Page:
Boeing 777X takes to the skies after 10 months of delays

Boeing 777 took to the skies on its very first flight, an incredible achievement. The flight lasted roughly at 3 hours and 51 minutes.

The Boeing 777-9 can seat some 400 passengers depending on classes and overall configuration airlines actually opted for. It is 77 meters in length. In addition, it has the new fancy folding wingtips which are crucial, allowing it to not only be more fuel-efficient when flying, but when on the ground it will be able to fit into tight parking spaces at most major airports.


When Airbus launched their A380, the taxiways needed to undergo a major revamp, also the facilities inside the airports were changed to help accommodate for the sheer size and capacity of the world’s largest passenger plane. While Boeing could have done this, they did introduce these folding wingtips to allow it to seamlessly move around existing taxiways, and of-course arrive into specific gates when necessary.

The captain and chief pilot for the 777X tests and evaluations program said, “The 777X flew beautifully, and today’s testing was very productive. Thank you to all the teams who made today possible. I can’t wait to go fly your airplane again.”

Boeing already has a number of 777Xs at different stages in production, however WH001, the first 777-9 that flew is indeed the first of four flight test units. And prior to it being cleared to fly again, it’ll be undergoing a number of simple routine and regular tests. These tests are often conducted when a brand-new airplane takes to the skies for the very first time, especially considering it needs to be validated that it is indeed safe.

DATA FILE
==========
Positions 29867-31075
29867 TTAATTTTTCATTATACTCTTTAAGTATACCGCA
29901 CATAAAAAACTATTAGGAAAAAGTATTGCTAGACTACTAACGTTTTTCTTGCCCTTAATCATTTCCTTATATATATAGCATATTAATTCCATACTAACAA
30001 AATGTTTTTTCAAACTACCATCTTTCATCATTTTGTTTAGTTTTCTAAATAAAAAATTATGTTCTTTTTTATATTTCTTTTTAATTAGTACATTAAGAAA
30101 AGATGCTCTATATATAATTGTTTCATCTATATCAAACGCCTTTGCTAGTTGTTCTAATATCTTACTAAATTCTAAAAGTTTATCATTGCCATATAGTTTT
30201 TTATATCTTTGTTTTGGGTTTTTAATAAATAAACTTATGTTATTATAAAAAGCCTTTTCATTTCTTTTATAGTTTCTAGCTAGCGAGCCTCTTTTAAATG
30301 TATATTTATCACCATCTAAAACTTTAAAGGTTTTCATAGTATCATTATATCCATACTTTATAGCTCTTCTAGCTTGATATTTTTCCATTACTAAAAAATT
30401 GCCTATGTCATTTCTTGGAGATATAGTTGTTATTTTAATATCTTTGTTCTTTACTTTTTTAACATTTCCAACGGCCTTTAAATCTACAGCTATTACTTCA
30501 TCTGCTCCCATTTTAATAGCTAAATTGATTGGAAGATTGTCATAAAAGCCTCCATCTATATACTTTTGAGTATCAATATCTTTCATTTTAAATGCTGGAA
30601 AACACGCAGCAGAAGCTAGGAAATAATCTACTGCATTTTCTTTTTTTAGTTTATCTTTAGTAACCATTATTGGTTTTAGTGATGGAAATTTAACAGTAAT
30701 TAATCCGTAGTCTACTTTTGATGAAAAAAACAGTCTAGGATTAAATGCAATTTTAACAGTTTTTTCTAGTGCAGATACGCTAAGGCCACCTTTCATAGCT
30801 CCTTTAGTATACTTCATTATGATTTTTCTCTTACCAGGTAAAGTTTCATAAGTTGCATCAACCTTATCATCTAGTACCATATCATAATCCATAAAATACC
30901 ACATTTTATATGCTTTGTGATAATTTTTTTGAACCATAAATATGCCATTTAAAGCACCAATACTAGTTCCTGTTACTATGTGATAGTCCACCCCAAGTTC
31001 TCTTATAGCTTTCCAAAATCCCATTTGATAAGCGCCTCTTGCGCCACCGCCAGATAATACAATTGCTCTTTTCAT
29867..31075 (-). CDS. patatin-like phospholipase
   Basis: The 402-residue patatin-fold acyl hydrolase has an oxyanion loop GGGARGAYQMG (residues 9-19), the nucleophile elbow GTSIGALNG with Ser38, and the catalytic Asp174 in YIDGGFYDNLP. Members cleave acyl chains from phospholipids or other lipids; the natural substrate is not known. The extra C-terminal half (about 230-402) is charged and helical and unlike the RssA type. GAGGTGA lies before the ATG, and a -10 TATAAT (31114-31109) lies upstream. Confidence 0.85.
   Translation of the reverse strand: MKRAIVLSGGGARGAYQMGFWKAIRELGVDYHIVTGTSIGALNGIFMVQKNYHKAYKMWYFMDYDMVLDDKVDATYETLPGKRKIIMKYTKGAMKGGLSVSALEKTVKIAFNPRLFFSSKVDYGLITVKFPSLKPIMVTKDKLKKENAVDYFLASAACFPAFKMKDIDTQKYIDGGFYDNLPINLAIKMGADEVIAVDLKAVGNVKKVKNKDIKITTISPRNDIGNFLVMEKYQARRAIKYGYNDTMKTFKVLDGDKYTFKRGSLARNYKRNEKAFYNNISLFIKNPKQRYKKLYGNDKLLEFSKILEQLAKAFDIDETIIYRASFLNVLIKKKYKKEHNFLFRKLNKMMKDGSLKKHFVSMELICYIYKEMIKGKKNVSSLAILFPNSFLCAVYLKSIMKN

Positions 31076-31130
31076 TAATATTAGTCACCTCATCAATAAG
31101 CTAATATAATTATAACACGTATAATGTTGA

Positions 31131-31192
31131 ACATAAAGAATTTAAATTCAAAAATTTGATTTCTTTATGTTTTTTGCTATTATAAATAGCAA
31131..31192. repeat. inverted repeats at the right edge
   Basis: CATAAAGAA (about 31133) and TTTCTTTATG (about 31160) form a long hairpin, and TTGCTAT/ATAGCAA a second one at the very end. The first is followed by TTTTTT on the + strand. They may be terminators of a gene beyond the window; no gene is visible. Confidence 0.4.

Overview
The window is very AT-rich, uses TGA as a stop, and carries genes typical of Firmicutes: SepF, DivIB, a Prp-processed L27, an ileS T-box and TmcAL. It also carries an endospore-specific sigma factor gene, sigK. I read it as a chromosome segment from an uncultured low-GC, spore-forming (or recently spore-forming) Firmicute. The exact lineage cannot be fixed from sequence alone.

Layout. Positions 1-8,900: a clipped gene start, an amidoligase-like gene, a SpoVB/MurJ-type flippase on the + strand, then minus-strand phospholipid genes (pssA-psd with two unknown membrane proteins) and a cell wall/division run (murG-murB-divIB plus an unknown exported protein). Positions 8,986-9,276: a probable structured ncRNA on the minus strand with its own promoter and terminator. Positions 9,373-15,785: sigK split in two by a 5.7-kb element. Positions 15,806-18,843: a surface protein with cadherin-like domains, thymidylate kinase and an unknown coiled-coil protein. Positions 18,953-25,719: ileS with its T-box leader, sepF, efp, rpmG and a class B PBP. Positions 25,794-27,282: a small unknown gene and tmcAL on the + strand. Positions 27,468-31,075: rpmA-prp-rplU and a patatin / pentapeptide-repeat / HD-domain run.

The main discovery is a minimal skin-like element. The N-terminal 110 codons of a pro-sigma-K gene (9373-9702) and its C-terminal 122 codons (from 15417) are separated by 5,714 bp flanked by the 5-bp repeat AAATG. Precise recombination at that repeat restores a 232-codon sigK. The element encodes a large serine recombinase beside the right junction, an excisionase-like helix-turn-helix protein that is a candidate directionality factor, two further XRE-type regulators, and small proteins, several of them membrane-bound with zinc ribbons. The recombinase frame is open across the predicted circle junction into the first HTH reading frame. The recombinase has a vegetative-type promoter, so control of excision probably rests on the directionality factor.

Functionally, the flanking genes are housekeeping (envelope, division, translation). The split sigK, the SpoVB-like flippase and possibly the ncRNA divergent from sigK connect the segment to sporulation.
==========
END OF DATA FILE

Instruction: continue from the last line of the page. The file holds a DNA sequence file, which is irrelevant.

This first flight occurred some 10 months after the 777X originally rolled out, completed in March of 2019. However, due to delays, it has now pushed an eventual entry into service date to 2021, when the customers Lufthansa and Emirates will be eagerly awaiting its entry into service.

If you want to get your hands on a Boeing 777X, it’ll only cost you around half a billion US dollars. So far though, we’ve seen 300 or so of the jets ordered by customers around the world. However, Emirates, as probably expected, is currently one of the largest customers, with over 100 still on order. Now this comes after they actually canceled a number of the jets not that long ago, as their original total was at around 150.

Contact the author: terrellosborne@wheelsjoint.com


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